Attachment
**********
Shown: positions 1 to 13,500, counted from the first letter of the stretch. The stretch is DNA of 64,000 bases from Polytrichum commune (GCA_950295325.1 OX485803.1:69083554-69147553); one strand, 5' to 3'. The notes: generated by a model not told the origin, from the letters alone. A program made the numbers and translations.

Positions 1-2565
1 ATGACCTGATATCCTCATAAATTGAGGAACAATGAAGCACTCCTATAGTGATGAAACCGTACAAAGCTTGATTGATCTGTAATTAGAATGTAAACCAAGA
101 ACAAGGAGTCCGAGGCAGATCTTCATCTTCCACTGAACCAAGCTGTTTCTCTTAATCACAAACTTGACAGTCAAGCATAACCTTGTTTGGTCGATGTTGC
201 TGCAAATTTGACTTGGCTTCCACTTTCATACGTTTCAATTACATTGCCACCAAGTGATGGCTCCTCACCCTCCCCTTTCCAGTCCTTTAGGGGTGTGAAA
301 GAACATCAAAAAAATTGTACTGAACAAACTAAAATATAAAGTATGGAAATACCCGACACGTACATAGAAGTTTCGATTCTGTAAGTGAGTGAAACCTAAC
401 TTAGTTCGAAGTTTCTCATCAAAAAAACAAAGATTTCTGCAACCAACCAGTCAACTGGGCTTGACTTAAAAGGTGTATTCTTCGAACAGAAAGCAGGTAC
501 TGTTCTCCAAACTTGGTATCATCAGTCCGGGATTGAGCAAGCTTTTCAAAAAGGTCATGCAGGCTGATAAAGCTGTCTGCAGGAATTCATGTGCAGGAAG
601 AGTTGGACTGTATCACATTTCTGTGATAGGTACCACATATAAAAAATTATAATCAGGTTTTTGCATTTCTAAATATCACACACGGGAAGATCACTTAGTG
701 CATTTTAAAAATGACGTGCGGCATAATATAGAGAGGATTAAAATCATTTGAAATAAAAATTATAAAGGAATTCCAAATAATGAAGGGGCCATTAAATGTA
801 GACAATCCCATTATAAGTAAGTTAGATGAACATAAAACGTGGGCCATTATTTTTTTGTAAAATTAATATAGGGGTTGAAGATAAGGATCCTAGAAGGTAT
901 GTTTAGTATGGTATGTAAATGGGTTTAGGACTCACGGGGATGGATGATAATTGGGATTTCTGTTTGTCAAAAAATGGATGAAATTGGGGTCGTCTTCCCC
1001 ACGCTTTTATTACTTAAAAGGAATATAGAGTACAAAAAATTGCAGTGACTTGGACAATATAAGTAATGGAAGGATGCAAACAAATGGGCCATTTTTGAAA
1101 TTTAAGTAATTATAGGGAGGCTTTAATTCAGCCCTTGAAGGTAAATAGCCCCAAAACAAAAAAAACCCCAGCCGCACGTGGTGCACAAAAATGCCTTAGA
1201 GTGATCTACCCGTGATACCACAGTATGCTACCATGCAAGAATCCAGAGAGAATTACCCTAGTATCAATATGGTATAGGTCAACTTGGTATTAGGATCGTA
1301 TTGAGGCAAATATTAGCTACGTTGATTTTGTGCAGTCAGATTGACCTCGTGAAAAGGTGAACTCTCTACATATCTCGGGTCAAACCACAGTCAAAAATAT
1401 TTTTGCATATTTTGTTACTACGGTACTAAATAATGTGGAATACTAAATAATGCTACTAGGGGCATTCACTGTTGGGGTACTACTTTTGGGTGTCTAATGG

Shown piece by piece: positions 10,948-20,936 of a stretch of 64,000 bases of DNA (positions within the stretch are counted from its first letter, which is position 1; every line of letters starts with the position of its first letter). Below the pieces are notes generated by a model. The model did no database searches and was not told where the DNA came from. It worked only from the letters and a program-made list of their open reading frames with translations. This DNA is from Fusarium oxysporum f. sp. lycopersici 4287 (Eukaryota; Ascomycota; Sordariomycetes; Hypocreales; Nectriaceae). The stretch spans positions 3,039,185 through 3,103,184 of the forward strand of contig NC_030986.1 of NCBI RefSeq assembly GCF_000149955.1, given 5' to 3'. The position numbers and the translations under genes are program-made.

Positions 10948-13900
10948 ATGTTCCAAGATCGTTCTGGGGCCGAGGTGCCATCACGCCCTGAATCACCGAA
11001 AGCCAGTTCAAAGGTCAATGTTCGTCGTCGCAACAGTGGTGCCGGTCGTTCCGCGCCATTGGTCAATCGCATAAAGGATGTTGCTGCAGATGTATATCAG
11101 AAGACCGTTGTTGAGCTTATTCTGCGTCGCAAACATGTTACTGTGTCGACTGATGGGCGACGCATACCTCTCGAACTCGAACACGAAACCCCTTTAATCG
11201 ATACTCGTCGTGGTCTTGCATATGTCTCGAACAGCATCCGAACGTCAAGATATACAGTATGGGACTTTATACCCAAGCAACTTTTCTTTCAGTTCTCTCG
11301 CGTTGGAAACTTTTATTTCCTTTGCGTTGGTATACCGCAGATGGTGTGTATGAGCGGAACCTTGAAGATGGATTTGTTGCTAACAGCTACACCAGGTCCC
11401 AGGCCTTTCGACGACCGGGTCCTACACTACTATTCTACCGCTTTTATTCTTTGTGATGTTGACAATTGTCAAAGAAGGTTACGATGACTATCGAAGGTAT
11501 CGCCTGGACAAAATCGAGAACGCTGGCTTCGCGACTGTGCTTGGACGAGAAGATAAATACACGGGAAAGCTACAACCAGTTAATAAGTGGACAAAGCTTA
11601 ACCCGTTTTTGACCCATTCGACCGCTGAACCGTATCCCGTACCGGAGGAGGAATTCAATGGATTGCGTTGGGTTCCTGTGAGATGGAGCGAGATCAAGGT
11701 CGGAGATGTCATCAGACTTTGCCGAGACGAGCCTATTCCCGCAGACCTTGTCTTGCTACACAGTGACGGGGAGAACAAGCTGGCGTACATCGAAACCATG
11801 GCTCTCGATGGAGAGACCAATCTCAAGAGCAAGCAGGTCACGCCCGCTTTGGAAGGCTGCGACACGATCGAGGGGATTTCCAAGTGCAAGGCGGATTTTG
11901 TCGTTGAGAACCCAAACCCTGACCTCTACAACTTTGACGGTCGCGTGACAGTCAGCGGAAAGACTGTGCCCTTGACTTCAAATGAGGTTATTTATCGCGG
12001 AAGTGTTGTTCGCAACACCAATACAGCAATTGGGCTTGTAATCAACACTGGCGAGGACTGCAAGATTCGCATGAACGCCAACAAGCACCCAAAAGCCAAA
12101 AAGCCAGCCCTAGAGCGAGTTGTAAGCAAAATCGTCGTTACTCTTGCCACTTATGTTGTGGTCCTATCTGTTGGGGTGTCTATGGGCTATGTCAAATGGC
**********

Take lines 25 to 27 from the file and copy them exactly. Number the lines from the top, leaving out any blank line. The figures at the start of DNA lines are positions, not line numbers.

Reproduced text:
11401 AGGCCTTTCGACGACCGGGTCCTACACTACTATTCTACCGCTTTTATTCTTTGTGATGTTGACAATTGTCAAAGAAGGTTACGATGACTATCGAAGGTAT
11501 CGCCTGGACAAAATCGAGAACGCTGGCTTCGCGACTGTGCTTGGACGAGAAGATAAATACACGGGAAAGCTACAACCAGTTAATAAGTGGACAAAGCTTA
11601 ACCCGTTTTTGACCCATTCGACCGCTGAACCGTATCCCGTACCGGAGGAGGAATTCAATGGATTGCGTTGGGTTCCTGTGAGATGGAGCGAGATCAAGGT